The storyline starts off with an ordinary day in the life of Jackie Chan (Jackie Chan) working as a courier for his grandfather; however, there is nothing ordinary about the situation unfolding as a result of the package he must deliver to the Shaolin Temple. Elsewhere, Jackie is doing exactly what his grandfather predicted, stuffing his face at the local diner when he should be delivering packages, most importantly, the package to the temple. Midway through his meal, Jackie spots a limousine with his grandfather surrounded by the sub-bosses in the game. Jackie takes off with a high-octane chase, and the scene ends with the crash of the limo and his grandfather being taken away by the bosses, whereupon, Jackie loses them at a nearby junction.
Publisher: Midway Games
Developer: Radical Entertainment
Genre: Beat’em Up
Release Date: March 29th 2000
ESRB: T (Teen)
The scene ingeniously shifts from the cutscene to the layout of the level select area, where players can freely control Jackie and run through the relevant start points.
In true Jackie Chan style, the game features a number of creative and hilarious combos that the player can unleash upon the mobsters. Least of which, is the ability to pick up a huge fish and smack someone with it, along with chairs and other environmental tidbits to experiment with.
Largely inspired by Jackie’s choreography in his movies, the player can also achieve the same improvisational effect of picking up a nearby pool cue or back-flipping off of a nearby wall to escape a sticky situation, adding a lot more fun and diversity to the previously tired genre.
Stuntmaster provides a generous amount of combos for players to lavish in, as well as the personality of Jackie Chan being translated well into the combo system of the game. Players will be able to perform Drunken Master Punches, as well as perform counters and hit enemies with their rear, while the Chan-man ad-libs throughout the game with cheesy lines akin to those in his films. With the many combos and hilarious comments made throughout the gameplay experience, players can expect to be immersed in the make-believe that is Jackie’s exciting courier job.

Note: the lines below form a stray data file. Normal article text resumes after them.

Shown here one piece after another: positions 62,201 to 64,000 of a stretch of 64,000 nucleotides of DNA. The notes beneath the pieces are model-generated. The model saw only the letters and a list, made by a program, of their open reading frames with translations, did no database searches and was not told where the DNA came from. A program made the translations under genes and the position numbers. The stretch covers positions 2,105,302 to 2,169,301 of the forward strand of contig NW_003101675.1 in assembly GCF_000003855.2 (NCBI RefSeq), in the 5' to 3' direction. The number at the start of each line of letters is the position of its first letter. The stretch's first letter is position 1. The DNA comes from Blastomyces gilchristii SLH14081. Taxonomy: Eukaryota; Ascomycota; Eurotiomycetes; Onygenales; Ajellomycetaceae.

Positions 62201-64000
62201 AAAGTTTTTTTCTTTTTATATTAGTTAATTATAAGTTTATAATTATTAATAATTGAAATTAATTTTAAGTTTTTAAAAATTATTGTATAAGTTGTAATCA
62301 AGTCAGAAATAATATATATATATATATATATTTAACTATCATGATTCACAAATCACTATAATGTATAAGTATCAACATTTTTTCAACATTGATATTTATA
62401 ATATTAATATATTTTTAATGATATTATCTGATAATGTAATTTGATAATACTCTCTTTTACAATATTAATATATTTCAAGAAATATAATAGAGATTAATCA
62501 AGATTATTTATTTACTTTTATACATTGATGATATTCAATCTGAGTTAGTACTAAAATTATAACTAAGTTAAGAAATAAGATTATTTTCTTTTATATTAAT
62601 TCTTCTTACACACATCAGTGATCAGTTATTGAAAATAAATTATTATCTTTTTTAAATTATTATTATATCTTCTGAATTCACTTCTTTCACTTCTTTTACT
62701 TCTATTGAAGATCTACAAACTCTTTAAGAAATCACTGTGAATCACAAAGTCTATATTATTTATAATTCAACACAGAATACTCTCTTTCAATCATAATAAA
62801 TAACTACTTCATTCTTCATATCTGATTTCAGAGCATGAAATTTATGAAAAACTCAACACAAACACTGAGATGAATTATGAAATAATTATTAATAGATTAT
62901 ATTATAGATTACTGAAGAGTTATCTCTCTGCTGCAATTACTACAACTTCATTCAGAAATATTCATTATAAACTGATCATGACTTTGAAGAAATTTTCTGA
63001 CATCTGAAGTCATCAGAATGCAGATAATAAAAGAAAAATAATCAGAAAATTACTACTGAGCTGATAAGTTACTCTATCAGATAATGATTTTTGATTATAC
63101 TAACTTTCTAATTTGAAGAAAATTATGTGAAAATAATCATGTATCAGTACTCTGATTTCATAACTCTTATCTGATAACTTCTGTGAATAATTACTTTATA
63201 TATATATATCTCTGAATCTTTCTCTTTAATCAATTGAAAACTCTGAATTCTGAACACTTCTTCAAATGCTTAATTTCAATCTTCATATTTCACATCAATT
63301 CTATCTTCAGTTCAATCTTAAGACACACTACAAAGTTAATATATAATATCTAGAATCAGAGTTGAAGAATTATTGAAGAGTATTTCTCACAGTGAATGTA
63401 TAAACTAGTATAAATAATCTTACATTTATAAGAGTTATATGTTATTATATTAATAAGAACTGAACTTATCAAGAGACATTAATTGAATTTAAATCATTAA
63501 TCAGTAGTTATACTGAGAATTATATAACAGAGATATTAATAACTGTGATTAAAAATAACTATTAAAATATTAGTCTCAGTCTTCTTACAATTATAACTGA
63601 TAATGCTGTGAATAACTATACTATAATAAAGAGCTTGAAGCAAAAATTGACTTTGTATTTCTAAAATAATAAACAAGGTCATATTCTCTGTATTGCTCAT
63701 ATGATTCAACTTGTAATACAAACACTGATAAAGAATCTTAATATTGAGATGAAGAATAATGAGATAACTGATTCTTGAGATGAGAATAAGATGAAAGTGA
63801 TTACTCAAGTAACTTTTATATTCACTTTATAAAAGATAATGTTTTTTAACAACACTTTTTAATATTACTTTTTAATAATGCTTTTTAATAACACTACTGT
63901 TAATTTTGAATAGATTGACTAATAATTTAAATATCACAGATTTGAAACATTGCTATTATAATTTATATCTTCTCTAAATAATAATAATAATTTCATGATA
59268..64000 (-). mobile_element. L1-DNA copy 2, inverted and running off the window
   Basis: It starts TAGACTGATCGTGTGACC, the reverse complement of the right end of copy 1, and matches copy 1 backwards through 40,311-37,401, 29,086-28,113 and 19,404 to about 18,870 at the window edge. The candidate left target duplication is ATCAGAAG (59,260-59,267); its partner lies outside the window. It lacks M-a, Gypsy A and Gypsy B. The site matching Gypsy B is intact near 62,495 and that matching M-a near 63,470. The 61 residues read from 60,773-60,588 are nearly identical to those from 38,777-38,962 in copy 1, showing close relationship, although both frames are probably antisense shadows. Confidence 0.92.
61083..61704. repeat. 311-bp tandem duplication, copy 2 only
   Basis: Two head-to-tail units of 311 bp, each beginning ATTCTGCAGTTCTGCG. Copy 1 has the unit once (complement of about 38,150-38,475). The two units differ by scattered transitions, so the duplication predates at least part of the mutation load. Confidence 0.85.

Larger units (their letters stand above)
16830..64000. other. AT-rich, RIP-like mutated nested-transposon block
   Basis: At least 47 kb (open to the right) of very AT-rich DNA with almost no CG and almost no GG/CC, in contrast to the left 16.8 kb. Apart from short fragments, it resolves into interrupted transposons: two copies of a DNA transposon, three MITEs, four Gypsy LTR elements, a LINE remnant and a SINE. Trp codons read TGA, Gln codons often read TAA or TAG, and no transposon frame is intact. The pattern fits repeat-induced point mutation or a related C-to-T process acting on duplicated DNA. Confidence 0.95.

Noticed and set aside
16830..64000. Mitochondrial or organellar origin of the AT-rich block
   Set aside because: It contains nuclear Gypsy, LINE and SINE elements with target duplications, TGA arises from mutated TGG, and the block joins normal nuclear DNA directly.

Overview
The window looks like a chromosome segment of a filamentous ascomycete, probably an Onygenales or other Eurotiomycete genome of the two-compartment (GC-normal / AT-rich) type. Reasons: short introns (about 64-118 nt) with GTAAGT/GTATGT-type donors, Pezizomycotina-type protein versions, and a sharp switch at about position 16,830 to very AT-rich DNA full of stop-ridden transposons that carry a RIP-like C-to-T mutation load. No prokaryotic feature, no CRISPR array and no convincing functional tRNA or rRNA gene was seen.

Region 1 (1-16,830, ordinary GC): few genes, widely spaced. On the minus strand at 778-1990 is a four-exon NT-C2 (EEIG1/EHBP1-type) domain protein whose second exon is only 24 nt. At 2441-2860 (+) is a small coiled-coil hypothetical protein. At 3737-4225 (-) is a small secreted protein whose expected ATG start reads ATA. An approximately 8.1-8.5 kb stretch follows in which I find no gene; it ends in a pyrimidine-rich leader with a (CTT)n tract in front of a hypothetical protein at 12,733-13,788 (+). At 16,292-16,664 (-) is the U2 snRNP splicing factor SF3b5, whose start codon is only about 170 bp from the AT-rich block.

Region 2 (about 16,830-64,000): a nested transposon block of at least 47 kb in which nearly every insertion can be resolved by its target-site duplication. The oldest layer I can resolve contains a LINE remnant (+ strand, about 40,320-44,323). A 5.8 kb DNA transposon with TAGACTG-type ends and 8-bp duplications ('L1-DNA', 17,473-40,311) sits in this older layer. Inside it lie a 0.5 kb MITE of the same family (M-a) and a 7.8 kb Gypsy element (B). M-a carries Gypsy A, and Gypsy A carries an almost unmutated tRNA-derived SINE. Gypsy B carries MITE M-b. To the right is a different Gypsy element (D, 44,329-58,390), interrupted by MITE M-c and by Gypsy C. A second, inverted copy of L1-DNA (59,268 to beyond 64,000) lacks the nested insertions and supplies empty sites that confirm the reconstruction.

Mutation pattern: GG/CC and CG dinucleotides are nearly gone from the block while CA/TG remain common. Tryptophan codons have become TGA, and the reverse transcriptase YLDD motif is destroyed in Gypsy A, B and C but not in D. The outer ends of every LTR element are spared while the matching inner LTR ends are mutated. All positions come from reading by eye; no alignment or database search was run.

The soundtrack, composed by Craig Robertson, sees dynamic changes throughout the game and is heavily influenced by the setting of the level and bosses featured in each respective territorial level they are set in. The factory levels feature mechanical sounds and metallic elements in the composition, whilst the boss fight with characters such as, Disco Danny or Terry Clown, feature disco music elements and goofy backdrops respectively. Perhaps the most appreciative feature of the soundtrack is the lack of rehashing the same musical techniques and components throughout the game, as each area has their own atmospheric feel with the level design, complemented by the unique music found in every level in the game.
In order to fully capture the motion and accuracy of all the attacks in-game, Jackie Chan donned the ping pong mocap suit and performed the moves in order for them to be translated into the game as animations. With all the work put into the game from an animation perspective, there was also the addition of giving a face to the protagonist, thus, his face was layered onto the model of his in-game counterpart.
Although never receiving critical acclaim and not even having a well-known release, Stuntmaster still provided the Beat’em Up experience that all players deserved, and hadn’t received since the earliest innovation of the genre, and all the clones that followed with little initiative or expansion on the fighting category.
Jackie Chan Stuntmaster was a game that provided many laughs, awesome music and an exciting fighting system; however, it was overshadowed by the release of the PlayStation 2 and had an uninteresting plot that left little to expand upon, in terms of developing the plot and any potential sequel.